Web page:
"A number of faculty members (23) in the College of Food, Agricultural, and Natural Resources Sciences (CFANS) wrote to the Board of Regents in July, 2010 to express their concerns. The Regents wrote back to respectfully disagree about the quality of the land and the lack of a farm for the University."

"Dr. Becker also noted that when the University received the land at UMore Park after WW II, University Agronomists and Soil Scientists conducted surveys and determined the agricultural plots needed to be where they are because most of the landscape at UMore Park was disturbed in building the munitions plant. Topsoil and subsoil were mixed or significantly altered, rendering those areas wholly unsuitable for research other than reclamation research. We cannot just move onto other lands impacted by the plant construction. "

They and others have been doing studies for ten years or more and will not be able to continue because of the gravel dust. E.g., photosynthate measurements will be erratic and altered because of widespread gravel dust deposition.

These sites encompass the entire Agronomy farm research areas, and he would not want to be around them, nor would he want his students working on the land near them. Dust, noise, VOCs from the asphalt plant, conveyors transporting rock overhead, and heavy equipment traffic - they cannot co-exist. The take-home message is that the University has to acquire new land in the area. As Dr. Al Levine, Dean of CFANS put it; it is like taking buildings down on campus and making no alternative arrangements for the faculty who were housed in them.

Professor Linn said that the Regents' letter indicates the plans will go forward even though most faculty members on the St. Paul campus oppose them. Dr. Braun reported that the gravel mining has been postponed because of the economic situation (an 80% decline in the demand for gravel), which buys them time to explore alternatives, such as mining on the east side and not disrupting the agricultural land.

Professor Vaughan asked if the Regents made the decision without consulting the faculty. Essentially they did, Professor Baker said. The Board was led to believe there would be additional discussions about what would serve the research needs of the faculty, but those discussions have not taken place.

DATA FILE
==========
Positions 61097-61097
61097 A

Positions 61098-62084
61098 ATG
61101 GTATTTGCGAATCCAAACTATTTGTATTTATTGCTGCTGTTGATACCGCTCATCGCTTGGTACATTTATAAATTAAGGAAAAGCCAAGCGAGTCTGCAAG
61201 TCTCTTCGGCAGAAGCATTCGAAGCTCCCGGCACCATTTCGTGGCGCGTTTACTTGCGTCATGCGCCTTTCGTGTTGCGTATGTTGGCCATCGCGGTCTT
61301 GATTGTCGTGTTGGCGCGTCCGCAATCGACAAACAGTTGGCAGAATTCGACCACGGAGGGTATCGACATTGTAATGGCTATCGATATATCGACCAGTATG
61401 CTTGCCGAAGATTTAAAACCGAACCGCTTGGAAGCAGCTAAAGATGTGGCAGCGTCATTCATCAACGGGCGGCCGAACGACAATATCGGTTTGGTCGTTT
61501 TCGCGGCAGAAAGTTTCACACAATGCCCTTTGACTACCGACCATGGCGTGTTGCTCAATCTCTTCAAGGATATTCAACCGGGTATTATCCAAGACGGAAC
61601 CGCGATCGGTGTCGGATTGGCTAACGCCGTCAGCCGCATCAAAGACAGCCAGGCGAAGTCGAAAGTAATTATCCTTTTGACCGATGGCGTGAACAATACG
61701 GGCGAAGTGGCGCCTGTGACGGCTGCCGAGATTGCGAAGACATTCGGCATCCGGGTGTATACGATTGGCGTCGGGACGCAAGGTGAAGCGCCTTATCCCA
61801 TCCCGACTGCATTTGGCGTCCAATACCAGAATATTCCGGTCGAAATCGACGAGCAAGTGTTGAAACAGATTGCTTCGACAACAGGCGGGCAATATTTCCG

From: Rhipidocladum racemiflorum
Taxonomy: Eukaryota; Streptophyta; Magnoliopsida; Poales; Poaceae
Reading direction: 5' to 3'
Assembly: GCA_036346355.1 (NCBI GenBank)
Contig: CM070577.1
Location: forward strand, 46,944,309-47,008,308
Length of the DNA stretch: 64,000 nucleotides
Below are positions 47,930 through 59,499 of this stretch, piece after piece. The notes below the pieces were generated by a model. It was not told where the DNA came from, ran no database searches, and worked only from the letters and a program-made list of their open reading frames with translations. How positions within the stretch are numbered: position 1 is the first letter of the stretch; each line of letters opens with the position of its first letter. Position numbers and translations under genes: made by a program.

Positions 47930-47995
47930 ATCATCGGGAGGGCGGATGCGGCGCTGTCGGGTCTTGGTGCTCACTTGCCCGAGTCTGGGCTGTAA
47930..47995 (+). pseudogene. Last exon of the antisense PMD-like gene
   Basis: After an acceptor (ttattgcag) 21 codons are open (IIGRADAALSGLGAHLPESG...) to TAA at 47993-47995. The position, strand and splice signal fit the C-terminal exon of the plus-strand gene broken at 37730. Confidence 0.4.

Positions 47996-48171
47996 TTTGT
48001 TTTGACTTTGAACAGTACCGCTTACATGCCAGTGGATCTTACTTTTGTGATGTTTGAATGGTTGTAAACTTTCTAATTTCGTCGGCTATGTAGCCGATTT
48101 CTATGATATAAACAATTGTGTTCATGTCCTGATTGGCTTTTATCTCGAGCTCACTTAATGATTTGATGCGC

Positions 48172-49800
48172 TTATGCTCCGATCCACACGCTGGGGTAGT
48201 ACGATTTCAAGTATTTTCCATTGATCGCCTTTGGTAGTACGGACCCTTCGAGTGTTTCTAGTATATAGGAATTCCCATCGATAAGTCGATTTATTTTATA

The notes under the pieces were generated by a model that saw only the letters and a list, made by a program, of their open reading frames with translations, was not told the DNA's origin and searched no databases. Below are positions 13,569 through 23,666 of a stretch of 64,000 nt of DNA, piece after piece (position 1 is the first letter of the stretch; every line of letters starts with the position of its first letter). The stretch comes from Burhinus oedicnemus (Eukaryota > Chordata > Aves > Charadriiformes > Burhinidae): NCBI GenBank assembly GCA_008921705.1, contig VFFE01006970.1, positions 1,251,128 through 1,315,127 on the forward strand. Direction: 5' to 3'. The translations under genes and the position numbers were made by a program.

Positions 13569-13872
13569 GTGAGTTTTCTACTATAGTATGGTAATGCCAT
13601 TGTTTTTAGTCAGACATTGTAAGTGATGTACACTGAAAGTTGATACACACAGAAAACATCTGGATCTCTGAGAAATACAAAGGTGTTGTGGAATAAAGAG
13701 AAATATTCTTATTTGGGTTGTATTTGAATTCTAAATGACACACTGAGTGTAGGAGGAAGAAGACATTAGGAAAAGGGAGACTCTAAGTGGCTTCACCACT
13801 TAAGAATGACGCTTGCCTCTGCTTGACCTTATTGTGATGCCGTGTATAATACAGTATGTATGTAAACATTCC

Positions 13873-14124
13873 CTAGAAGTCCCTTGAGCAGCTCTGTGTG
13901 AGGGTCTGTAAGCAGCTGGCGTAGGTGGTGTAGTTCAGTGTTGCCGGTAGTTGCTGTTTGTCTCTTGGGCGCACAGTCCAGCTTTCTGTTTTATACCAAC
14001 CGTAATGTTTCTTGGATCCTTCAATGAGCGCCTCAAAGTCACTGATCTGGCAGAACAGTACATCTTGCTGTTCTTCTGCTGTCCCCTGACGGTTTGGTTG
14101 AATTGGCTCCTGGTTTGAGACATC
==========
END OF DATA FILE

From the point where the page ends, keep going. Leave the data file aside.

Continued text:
Professor Linn said that from the time the process started and all along, they have said that what is going on there is not acceptable. There will be mining and a new community; the key issue is the lack of responsibility for agricultural research that has been there for 50 years. They are not looking at the importance of how to replace that land—the focus has been on the mining and the new community.

Dr. Braun reported that it was in March 2010 that agricultural researchers were informed about the plans for UMore Park. Many had no idea anything was being planned, even though UMore Park had been in the works for years.

The implication is that Vice President Mulcahy talked about the cost of relocating the NMR machines because of the light rail trains, which involved a cost in time and expense, including the effect on graduate students. One would have thought they would have had similar relocation costs as part of the UMore Park project, but apparently they did not, which reflects a misunderstanding of the research enterprise.

The argument was that things cannot go on like they have been, Professor Cleary said. What does that mean? That the value of the land and gravel outweighs the value of the research? Professor Orf said that, per Professor Baker, some of this research has a history and it would take 15 years to get back to the same point. Will NSF provide funding for another 15 years? That is not likely. Professor Cleary said he could not understand the negative views about the agricultural research being done on the UMore Park land.